- A genuinely affordable and practical electric car
- Electric range of up to 250 miles
- Comfortable ride quality
- A bit bland compared to the MG4 EV
- Pre-facelift models have a pretty drab interior
- Hasn't been crash-tested by Euro NCAP
MG is making a name for itself as the manufacturer of extremely competent but surprisingly affordable electric cars. The challenge the MG5 EV faces is it lacks the wow factor of the MG4 hatchback, while a considerable chunk of buyers would prefer an SUV like the MG ZS EV. Instead, the MG5 EV is an electric estate car - a rare thing, although one that's about to be joined in the market by the Vauxhall Astra Sports Tourer Electric.
We still think there's a place for estate cars (and, indeed, the MG5 EV) in 2023. Not only are estates more practical than a regular hatch, in some ways they're more useable than an SUV. If you're looking to carry heavy items (or even a dog), the relatively low boot opening can make for easier loading than a high-up SUV. Many people prefer how an estate car drives, too, thanks to the lower centre of gravity and bum-on-the-floor seating position.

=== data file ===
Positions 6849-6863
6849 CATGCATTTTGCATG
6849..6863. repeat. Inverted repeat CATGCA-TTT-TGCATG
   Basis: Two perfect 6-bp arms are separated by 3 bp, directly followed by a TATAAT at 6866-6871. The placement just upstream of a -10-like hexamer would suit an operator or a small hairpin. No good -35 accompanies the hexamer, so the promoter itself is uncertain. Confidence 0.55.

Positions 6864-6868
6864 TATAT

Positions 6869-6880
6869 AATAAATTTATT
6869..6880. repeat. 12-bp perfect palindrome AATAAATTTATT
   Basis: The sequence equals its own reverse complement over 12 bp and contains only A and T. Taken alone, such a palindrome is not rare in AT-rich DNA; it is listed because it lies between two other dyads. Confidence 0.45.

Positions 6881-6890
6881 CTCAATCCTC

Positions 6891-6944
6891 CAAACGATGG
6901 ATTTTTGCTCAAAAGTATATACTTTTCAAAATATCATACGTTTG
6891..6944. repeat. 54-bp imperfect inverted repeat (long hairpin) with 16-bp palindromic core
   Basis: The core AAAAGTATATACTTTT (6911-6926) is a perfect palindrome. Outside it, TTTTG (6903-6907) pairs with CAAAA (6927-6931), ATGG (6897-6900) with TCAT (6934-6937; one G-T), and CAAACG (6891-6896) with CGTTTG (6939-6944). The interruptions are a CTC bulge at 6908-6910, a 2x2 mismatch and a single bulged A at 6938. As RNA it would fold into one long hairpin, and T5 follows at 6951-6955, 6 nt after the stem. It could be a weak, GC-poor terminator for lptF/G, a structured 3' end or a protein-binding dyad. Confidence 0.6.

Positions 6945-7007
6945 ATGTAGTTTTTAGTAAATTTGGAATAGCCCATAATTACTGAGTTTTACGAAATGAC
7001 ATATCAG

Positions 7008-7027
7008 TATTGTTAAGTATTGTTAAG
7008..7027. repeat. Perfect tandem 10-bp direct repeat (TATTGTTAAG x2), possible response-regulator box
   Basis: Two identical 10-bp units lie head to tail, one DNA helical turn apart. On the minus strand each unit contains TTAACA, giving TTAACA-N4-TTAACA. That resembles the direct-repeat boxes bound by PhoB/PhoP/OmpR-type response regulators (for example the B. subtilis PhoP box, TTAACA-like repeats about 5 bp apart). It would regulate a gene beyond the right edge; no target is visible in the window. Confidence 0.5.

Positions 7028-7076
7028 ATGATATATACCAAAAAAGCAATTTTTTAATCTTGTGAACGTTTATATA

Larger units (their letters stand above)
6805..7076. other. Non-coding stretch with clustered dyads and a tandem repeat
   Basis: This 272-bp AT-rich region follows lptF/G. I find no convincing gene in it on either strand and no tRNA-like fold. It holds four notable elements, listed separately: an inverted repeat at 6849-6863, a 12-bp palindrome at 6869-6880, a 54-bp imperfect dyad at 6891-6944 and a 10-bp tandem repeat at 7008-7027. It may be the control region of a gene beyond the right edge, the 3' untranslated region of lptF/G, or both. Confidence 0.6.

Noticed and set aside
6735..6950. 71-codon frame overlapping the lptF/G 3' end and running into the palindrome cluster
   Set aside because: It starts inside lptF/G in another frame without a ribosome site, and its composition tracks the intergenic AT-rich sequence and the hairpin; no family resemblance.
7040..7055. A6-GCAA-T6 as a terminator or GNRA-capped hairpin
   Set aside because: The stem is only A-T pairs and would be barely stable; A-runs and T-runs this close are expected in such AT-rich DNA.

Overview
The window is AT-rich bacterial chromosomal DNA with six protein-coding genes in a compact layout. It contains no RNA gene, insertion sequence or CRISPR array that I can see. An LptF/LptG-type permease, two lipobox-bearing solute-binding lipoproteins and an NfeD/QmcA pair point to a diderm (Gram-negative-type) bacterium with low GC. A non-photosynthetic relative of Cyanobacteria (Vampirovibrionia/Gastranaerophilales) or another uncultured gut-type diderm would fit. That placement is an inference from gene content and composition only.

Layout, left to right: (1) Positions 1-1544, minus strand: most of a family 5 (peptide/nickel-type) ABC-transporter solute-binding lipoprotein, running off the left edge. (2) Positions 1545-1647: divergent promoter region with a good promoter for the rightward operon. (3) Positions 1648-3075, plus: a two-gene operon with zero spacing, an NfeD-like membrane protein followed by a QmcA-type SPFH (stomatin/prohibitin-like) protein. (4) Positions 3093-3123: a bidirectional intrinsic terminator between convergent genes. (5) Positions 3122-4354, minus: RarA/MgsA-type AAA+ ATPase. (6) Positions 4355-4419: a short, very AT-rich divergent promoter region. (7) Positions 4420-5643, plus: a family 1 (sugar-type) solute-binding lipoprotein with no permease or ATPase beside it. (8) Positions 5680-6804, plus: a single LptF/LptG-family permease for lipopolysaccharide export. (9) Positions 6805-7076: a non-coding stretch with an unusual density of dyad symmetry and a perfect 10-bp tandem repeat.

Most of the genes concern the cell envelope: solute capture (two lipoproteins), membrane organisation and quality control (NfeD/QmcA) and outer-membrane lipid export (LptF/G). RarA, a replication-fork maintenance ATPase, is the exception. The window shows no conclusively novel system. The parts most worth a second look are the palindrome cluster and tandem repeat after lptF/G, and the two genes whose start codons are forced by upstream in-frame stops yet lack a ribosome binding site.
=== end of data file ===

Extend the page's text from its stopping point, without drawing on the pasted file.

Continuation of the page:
And then there's the value-for-money factor. Estate cars are usually cheaper than SUVs, although MG has priced the 5 roughly in line with the ZS EV with prices of a new one starting from around £31,000. That's still exceptionally good value for money, though - you can spend the same kind of cash on much smaller electric cars like the Renault Zoe and Peugeot e-208. It's no more expensive than a mid-spec petrol Skoda Octavia Estate, too, or a hybrid Toyota Corolla Touring Sports.
When the MG5 EV first went on sale in 2021, buyers could choose between two different battery sizes: the regular 51kWh battery pack or a bigger 61kWh version (badged the Long Range). The smaller battery could officially cover a respectable 214 miles between charges, but most buyers splashed the cash on the MG5 EV Long Range with its 250-mile range.